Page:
Creating sn-zookeeper ... done
Creating sn-kafka ... done
- Now, your Kafka cluster is started and running successfully. You can execute the below command to see the running instances.
- After the command is executed, you will see the output, as shown below.
- Now, you are ready to build the Kafka Java consumer client to consume records from Kafka servers. For continuously fetching records or messages from Kafka, you need the Kafka client library. The easy way to access the Kafka client library is by adding the following code to your pom.xml file that contains all the configuration details of Kafka. For referring to the structure of the pom file, you can refer here.
Step 3: Creating a Kafka Topic
After installing the Kafka client library, you have to create a topic that stores and organizes messages received from producers. Further, consumers can fetch records or messages by subscribing to the respective topic.
- For creating topics, you can use the Kafka topic CLI that comes with the Kafka package by default. You can access it from the docker container named “sn-kafka.”
- Navigate to the terminal and execute the following command.
docker exec -it sn-kafka /bin/bash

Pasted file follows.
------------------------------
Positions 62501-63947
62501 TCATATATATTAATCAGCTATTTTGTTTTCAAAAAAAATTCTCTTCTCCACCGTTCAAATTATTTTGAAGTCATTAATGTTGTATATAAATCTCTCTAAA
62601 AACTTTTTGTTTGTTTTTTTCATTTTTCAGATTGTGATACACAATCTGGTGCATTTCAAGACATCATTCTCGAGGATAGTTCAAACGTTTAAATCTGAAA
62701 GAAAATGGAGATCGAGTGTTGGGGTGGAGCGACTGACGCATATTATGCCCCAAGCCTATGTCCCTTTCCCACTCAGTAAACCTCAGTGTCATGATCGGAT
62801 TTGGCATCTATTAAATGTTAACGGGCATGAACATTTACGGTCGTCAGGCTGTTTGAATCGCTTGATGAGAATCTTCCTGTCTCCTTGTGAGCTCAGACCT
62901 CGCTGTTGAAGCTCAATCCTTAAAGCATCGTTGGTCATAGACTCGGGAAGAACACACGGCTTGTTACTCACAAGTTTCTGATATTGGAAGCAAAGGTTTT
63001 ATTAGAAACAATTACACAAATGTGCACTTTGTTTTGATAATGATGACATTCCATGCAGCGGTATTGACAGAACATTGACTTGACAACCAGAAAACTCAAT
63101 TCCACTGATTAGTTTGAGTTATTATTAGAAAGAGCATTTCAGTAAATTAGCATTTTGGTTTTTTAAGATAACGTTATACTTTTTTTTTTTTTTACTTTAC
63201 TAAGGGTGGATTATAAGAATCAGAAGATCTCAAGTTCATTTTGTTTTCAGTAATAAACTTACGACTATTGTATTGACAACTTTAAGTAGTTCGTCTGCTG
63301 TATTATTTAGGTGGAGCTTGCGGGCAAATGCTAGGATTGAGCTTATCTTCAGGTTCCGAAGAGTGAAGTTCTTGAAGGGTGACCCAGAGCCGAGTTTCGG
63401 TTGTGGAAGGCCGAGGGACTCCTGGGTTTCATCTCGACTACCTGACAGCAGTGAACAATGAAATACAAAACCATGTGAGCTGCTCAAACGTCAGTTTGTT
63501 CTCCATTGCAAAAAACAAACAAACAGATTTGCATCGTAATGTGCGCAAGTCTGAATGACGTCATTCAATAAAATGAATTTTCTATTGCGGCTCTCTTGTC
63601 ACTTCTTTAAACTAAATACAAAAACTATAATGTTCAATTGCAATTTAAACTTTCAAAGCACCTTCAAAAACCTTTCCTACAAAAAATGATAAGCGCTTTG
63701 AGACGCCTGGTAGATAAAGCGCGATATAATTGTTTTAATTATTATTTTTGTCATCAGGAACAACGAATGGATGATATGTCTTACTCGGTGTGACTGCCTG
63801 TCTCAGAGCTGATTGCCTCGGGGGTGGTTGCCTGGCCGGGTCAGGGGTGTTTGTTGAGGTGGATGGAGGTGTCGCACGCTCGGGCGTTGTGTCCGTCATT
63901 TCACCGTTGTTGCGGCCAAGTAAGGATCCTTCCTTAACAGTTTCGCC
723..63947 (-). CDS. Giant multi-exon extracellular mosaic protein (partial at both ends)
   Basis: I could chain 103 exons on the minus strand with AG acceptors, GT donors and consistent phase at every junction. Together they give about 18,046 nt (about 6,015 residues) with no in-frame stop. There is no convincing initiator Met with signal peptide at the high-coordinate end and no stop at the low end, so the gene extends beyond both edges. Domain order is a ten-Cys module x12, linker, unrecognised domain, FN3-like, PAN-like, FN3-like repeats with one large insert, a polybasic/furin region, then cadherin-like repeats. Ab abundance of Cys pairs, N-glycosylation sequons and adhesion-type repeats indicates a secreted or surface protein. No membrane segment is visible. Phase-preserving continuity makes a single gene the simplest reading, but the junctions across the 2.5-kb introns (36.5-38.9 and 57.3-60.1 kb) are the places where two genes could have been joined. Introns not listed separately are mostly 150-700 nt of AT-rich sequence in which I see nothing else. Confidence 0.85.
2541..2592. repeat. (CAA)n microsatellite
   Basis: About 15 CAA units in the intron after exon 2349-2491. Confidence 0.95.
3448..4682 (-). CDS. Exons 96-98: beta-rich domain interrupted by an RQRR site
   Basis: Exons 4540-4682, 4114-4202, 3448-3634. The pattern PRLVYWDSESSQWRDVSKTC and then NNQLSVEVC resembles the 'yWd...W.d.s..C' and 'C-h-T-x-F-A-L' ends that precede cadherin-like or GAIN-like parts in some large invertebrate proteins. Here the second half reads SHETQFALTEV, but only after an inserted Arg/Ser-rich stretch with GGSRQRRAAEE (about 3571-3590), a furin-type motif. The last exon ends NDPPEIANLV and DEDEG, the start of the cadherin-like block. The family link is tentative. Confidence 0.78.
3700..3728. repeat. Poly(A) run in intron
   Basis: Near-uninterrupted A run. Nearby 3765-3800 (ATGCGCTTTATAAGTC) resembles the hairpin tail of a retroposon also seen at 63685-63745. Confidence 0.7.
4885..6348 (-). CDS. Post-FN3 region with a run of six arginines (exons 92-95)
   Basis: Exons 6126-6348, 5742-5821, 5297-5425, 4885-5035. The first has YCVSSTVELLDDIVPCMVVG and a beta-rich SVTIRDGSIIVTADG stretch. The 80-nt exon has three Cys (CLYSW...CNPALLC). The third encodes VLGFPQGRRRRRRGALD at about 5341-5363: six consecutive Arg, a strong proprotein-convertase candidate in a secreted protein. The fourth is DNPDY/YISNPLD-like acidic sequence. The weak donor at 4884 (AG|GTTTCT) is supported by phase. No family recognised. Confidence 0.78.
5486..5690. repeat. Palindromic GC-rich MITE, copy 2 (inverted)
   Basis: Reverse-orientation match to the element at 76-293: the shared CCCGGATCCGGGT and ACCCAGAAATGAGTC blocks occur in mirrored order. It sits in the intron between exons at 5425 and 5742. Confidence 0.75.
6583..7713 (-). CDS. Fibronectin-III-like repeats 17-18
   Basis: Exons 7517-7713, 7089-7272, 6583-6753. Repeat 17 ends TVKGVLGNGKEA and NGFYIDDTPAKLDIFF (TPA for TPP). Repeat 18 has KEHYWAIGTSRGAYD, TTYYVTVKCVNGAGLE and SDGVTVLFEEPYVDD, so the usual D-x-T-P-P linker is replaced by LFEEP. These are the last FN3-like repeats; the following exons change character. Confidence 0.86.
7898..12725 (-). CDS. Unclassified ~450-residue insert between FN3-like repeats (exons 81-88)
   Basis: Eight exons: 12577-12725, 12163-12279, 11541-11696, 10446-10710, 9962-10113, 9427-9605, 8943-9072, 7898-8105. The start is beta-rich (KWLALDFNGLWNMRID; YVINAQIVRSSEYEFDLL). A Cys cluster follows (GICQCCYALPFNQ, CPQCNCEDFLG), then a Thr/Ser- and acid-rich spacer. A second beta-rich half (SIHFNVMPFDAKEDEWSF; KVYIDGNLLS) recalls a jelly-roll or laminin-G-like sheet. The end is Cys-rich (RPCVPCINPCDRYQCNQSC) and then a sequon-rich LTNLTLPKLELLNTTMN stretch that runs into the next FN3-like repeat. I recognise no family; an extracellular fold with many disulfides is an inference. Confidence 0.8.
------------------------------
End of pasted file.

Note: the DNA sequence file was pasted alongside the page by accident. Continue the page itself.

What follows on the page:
- On executing the above command, you will be navigated to the respective docker container to access the Kafka CLI tools for creating Kafka topics.
- Now, execute the following command to create a new Kafka topic.
kafka-topics --bootstrap-server localhost:9092
--create --topic java_topic
--partitions 1 --replication-factor 1
- On executing the above command, you created a new Kafka topic named java_topic with a single partition and replication factor. Using this topic, you can produce and consume messages to and fro the Kafka servers.
Step 4: Creating a Kafka Producer
- For producing messages into the Kafka topics, by default, Kafka distribution provides a command-line utility, i.e., command-line interface in the form of the script file (.sh) for producing messages into Kafka topics. Enter the following command to create a producer console.
kafka/bin/kafka-console-producer.sh --broker-list localhost:9092 --topic java_topic
- You can also use the CLI tool present inside the docker container for creating a producer console. Navigate to the sn-kafka container by executing the following command.
docker exec -it sn-kafka /bin/bash
- Now, run the command given to create a producer console.
kafka-console-producer --broker-list localhost:9092 --topic java_topic